By Pam Watson
Some of the earliest camellias in Australia were sent by John Macarthur jnr from England to Camden Park, southwest of Sydney. They were described by him in 1821 as … “the most magnificent flowering shrub that has ever been introduced to this country. The flower, which is red as the rose or white as the driven snow, is the most perfectly beautiful that can be imagined.”
Those words are true today and we value camellias of different species for their long flowering season through autumn, winter and spring, and their blooms of many shades of white, through pinks to the darkest red of ‘Black Opal’.
They are wonderful plants and generous in their flowering and become the pride and joy of their owners. They are worth the care required as a well-grown plant in full flower is beautiful in any garden.
The most popular camellia in the world is the tea plant, Camellia sinensis, from Southeast Asia, now grown around the world for its leaves. It has small white flowers and can make an attractive hedge.
Most gardeners are familiar with C. Japonica, which flowers from early winter to early spring. It has a wide range of colours and flower forms, including variegated, striped and shaded colours. Flower size varies but many would be 10–15cm in diameter. Most are best in light shade, although singles and darker colours usually withstand more sun.
Some easy to grow cultivars include:
White — Polar Bear, White Nun, Lovelight, Fimbriata, Nuccio’s Gem, Brushfield’s Yellow (pale-yellow petaloids in centre)
Light Pink — Buttons-N-Bows, Mrs D.W. Davis, Mrs D.W. Davis Descanso, Desire, Debutante, Fashionata, Lady Loch
Dark Pink — Carter’s Sunburst Pink (and sports), Drama Girl, Elegans, Elegans Supreme, Dona Herzilia de Freitas Magalhaes (purple-pink)
Red — The Czar, Great Eastern, Guilio Nuccio, Grand Prix, Grand Slam, Bob Hope, R.L. Wheeler Variegated, Takanini
Unusual — Margaret Davis, Tama-no-ura
C. sasanqua is well known for its autumn flowers. The leaves and flowers are quite small. The flowers are often single or semi-double and drop quickly, but the plant flowers profusely. They are suitable for full sun and informal or formal hedges.
Tall growers include Beatrice Emily (double flowers white-edged pink), Jennifer Susan, Narumigata, Setsugekka, Hiryu, Star above Star.
Low growers include Silver Dollar (a personal favourite, white, gardenia-like), Yuletide (red), Paradise Petite (pale pink), Paradise Little Liane (white).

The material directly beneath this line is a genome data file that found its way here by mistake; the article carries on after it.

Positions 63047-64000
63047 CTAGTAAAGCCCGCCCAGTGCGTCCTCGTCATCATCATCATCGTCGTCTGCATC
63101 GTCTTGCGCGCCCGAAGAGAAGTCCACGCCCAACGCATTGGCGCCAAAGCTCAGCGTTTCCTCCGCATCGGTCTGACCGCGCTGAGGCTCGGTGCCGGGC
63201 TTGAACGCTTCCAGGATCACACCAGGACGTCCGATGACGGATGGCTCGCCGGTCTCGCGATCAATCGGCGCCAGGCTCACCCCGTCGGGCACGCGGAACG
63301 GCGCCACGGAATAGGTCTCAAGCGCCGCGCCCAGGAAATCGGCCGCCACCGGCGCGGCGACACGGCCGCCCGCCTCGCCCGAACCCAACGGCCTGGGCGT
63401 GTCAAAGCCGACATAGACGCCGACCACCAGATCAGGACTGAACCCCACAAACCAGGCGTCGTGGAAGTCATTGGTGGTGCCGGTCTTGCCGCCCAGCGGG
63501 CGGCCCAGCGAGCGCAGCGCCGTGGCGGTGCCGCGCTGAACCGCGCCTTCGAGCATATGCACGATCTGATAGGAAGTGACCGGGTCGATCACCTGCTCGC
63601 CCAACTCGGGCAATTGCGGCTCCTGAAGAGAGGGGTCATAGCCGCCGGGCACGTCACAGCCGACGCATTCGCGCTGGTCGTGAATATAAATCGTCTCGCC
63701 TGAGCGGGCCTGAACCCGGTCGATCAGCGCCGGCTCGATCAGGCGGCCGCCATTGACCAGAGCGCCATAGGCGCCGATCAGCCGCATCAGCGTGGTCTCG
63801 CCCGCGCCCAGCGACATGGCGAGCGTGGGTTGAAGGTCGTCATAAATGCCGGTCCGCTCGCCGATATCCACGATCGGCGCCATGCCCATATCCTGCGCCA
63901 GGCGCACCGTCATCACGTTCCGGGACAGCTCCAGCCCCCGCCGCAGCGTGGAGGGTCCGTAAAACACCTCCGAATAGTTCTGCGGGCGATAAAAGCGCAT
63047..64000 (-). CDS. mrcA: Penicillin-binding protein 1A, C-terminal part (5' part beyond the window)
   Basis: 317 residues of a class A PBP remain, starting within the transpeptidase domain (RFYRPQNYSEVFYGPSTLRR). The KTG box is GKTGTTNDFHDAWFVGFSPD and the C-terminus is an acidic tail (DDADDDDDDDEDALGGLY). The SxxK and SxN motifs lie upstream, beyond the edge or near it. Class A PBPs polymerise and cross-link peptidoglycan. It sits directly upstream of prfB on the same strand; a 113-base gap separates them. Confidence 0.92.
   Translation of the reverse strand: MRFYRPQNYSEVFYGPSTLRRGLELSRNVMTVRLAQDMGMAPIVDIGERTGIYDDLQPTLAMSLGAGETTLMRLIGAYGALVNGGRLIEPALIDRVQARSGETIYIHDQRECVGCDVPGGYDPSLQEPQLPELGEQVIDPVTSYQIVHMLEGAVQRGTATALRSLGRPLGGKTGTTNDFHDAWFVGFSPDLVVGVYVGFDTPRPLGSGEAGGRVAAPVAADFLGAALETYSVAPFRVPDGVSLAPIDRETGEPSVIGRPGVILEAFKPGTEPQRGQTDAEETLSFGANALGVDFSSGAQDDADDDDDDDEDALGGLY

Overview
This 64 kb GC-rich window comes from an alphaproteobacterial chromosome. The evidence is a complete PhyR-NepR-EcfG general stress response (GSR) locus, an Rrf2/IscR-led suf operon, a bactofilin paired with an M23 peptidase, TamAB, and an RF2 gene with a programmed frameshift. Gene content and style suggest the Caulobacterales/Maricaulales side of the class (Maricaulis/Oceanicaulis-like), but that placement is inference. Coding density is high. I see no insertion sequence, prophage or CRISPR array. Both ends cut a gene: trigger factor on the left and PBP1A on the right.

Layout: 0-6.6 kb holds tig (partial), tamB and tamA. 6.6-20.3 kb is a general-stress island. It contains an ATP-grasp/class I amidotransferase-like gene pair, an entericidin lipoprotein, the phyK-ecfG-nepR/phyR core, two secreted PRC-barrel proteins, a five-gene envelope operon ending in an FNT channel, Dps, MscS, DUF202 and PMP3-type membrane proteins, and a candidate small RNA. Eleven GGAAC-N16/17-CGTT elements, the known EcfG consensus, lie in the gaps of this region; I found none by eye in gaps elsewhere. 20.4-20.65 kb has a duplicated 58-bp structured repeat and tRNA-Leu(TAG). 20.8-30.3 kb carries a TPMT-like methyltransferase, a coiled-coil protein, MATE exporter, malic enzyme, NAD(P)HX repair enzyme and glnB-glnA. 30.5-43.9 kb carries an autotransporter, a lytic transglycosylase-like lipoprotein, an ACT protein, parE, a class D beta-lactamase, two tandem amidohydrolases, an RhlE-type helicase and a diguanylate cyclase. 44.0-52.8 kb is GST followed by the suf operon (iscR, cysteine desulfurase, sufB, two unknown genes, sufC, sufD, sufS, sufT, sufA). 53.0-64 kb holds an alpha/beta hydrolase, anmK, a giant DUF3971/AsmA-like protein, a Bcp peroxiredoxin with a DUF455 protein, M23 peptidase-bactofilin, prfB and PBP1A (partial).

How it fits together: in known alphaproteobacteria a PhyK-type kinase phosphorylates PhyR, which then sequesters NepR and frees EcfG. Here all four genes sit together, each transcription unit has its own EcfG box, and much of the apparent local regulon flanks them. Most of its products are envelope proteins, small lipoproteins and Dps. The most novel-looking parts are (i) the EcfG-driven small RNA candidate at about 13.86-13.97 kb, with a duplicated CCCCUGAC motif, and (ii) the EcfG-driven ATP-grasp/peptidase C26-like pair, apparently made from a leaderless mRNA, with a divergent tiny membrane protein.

Less well known is Camellia reticulata, which has large foliage and very large flowers and grows in full sun. The flowers usually appear later than the japonicas, in spring. The shrubs are more open and tree like. They are usually grafted onto sasanqua rootstock and are therefore more expensive. Dr Clifford Parks (red), Valentines Day (pink) and Lady Pamela (white) are spectacular.
There are many more species, well over 200, in fact, several of which have real garden potential because of their flowers or growth habit. C. lutchuensis has a beautiful perfume, C. nitidissima has yellow flowers, C. fraterna has clusters of flowers, C. amplexicaulis is tropical from Vietnam and C. saluenensis has mauve pink flowers.
Hybridists have been cross-pollinating different species, and attractive hybrids are becoming available. Some of the cluster-flowered weeping hybrids look as spectacular as flowering cherries and flower for six weeks. Wirlinga Princess, Our Melissa and Bogong Snow flower profusely. C. japonica ‘Kuro-tsubaki’ has almost black flowers.
Fertilising can be a controversial subject and there are probably more plants killed by over-fertilising than under-fertilising. Mulches of compost or cow manure, or modern slow-release fertilisers can be used sparingly in spring but take care not to use fertilisers that are alkaline, as camellias prefer acid soils.
Reticulatas resent pruning but other established camellias can be pruned to any convenient height or shape, preferably in early spring before new growth. Even if cut back to the trunk, they will shoot again. If pruning sasanquas as a hedge, prune after flowering and throughout spring but don’t prune off all the flower buds. Camellias can also be trained as standards or as espaliers against a wall or trellis.<
If you want to know more about camellias, there are camellia societies in all states of Australia — check the website of Camellias Australia, www.camellia.org.au. Many camellia societies and garden clubs hold camellia shows around July and August and they are well worth visiting to see an enormous array of flowers.
The website of the International Camellia Society has The International Camellia Register with descriptions of about 30,000 camellias online.
If you wish to see camellias growing, on the first weekend of May and August, Bob Cherry of Paradise Plants, Kulnura (near Wyong on the NSW Central Coast), opens his 12-hectare garden to display his collections of camellias. Bill Fleming’s garden at Galston, featuring camellias, opens for Australia’s Open Gardens Scheme.
Pam is a Past President of the NSW Camellia Research Society, and of Galston District Garden Club. She grows more than 500 camellias in her garden. Contact Pam at firstname.lastname@example.org.